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Polling shows that since the 1950s Americans’ trust in government has fallen dramatically to historically low levels. In At War with Government, the political scientists Amy Fried and Douglas B. Harris reveal that this trend is no accident. Although distrust of authority is deeply rooted in American culture, it is fueled by conservative elites who benefit from it. Since the postwar era conservative leaders have deliberately and strategically undermined faith in the political system for partisan aims.
Fried and Harris detail how conservatives have sown distrust to build organizations, win elections, shift power toward institutions that they control, and secure policy victories. They trace this strategy from the Nixon and Reagan years through Gingrich’s Contract with America, the Tea Party, and Donald Trump’s rise and presidency. Conservatives have promoted a political identity opposed to domestic state action, used racial messages to undermine unity, and cultivated cynicism to build and bolster coalitions. Once in power, they have defunded public services unless they help their constituencies and rolled back regulations, perversely proving the failure of government. Fried and Harris draw on archival sources to document how conservative elites have strategized behind the scenes. With a powerful diagnosis of our polarized era, At War with Government also proposes how we might rebuild trust in government by countering the strategies conservatives have used to weaken it.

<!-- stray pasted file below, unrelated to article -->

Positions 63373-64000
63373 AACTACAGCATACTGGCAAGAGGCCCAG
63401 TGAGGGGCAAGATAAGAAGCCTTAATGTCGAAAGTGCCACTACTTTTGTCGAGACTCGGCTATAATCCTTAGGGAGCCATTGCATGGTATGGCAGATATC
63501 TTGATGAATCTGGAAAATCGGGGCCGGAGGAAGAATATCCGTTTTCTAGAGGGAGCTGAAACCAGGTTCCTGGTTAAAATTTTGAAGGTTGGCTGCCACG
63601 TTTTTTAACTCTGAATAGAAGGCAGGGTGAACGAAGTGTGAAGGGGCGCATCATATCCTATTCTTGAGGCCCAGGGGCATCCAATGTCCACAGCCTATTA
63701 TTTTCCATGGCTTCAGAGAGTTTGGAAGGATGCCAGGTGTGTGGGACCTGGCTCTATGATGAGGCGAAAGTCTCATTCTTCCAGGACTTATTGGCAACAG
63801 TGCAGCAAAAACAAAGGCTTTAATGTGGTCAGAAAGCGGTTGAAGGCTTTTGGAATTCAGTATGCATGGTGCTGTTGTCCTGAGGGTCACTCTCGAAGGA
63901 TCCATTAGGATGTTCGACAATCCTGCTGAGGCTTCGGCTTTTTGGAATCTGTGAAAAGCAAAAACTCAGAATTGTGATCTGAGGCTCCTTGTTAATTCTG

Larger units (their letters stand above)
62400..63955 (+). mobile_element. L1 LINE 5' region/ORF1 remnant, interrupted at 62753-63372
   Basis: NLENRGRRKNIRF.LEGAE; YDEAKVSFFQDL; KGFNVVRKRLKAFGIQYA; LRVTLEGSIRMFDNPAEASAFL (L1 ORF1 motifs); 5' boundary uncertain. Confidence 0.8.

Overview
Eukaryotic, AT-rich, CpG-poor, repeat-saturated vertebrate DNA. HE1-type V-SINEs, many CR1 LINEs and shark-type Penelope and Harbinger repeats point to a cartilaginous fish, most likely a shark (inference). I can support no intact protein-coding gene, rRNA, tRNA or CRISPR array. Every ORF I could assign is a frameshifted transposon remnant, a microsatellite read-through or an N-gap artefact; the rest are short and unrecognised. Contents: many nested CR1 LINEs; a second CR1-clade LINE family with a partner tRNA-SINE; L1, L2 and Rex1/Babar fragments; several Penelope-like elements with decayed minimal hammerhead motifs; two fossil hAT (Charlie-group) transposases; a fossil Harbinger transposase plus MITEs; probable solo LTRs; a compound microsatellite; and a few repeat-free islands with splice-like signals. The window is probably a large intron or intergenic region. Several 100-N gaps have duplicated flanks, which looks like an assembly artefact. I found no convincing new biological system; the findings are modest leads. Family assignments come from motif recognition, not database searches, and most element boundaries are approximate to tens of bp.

ABOUT THE AUTHOR
Amy Fried is John Mitchell Nickerson Professor of Political Science at the University of Maine. She is the author of Muffled Echoes: Oliver North and the Politics of Public Opinion (Columbia, 1997) and Pathways to Polling: Crisis, Cooperation, and the Making of Public Opinion Professions (2012).
Douglas B. Harris is professor of political science at Loyola University Maryland. He is coauthor of Choosing the Leader: Leadership Elections in the U.S. House of Representatives (2019) and The Austin-Boston Connection: Fifty Years of House Democratic Leadership (2009) and coeditor of Doing Archival Research in Political Science (2012).
"At War with Government advances the idea that Americans’ distrust in government has not been the byproduct of various sociodemographic developments. On the contrary, this distrust has been developed strategically by Republican politicians and their allies in the media ecosystem. Scholars of American political development and historians of American politics will find great value in this book."
--Steven Webster, author of American Rage: How Anger Shapes Our Politics